ByJess O'Kane, writer at
Big in Japan
Jess O'Kane

What do you do when an angry fan writes you a letter accusing you of ruining his favourite series? Ignore it? Get depressed?

Well, Star Trek writer David Mack decided to do neither when a bigoted fan wrote him a letter recently.

Instead, he decided to take a stand.

Mack writes the series of Star Trek novels, and his most recent publication Harbinger featured a lesbian romance between a Vulcan and a Klingon.

This caused one reader to write to say that he would not be reading the books any longer:

You can call me a homophobe or use any other excuse you choose to write me off but the truth is homosexually [sic] is not universally accepted and I get to decided [sic] what I read and I choose not to read any more of your work. And on top of that no Vulcan would consider the situation "logical". You can't just remold the Vulcan persona to suit yourself.

It's true that Sci-Fi and LGBTQ characters have had a long and chequered relationship.

Franchises like Star Trek have often struggled to faithfully create diversity, particularly in the white, hetero-male-dominated world of TV programming and writing.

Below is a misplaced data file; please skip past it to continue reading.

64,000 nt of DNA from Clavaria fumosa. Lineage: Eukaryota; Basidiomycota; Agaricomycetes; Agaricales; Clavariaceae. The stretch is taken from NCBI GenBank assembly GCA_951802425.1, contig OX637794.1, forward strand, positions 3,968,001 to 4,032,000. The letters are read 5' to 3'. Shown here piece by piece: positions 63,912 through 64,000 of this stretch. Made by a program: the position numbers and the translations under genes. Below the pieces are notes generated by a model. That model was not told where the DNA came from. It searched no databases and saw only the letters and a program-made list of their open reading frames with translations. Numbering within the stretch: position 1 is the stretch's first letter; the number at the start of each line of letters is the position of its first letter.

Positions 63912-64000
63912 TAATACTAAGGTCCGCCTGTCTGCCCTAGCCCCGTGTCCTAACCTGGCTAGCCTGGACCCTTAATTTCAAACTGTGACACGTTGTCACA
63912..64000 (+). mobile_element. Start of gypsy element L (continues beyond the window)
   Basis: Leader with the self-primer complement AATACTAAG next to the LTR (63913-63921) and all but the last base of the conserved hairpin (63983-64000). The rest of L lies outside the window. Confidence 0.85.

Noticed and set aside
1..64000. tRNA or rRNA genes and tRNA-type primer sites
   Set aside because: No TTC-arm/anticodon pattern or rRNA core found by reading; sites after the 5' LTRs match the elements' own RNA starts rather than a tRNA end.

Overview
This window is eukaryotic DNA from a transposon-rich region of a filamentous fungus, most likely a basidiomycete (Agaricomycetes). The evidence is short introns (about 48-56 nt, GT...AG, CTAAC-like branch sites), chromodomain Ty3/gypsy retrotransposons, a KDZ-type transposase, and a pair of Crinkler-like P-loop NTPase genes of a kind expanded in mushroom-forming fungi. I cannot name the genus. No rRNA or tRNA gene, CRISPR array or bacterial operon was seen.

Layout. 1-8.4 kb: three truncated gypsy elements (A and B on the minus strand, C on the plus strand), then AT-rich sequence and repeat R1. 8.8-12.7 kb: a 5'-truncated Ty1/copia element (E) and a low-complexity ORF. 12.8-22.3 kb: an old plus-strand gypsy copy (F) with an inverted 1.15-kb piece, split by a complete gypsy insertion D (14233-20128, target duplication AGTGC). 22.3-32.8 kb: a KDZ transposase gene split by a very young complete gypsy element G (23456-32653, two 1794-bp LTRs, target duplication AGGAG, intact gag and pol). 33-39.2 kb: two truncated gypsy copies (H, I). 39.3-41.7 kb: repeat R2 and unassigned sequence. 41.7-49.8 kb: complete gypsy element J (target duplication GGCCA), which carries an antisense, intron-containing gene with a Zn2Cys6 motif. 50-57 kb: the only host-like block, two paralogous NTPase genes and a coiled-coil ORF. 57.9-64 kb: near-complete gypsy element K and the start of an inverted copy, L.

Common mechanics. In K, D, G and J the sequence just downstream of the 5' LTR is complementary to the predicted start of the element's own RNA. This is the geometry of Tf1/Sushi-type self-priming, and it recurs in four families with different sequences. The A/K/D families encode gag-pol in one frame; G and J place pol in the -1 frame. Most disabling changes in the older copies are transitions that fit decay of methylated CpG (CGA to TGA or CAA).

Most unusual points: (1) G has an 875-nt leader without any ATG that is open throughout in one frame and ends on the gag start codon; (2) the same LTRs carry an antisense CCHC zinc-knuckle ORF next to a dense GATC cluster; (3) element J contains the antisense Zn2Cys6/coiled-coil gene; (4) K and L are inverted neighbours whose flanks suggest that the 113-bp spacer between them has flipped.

But Mack's response perfectly summarized exactly why it is so important for writers to continue to push for diversity:

Although the various television series could have done more in their respective times to portray ethnic and gender diversity, those of us who write the licensed Trek fiction continue to do our best to depict a more progressive, enlightened, open, and harmonious future, not just for humanity but for all sentient beings. One in which love, equality, and compassion are the touchstones of civilized society.
To that end, we've tried to make our literary dramatis personae more closely resemble the people of Earth.

He goes on to demand better from fans and writers alike:

I'm not so starry-eyed as to think that day will ever come, at least not in my lifetime. I suspect that humanity will always have to contend with prejudice in one form or another. But that doesn't give us license to stop struggling against it. It is exactly the reason we must press on and continue to do better, to demand better, to show that it's possible.

By speaking out, Mack has put a foot in the right direction of change. I can only hope more writers make concerted efforts to challenge their audience's attitudes.

Mack's complete response is pretty powerful. You can read it here.

(Source: iO9)


Should Sci-Fi strive to be more diverse?


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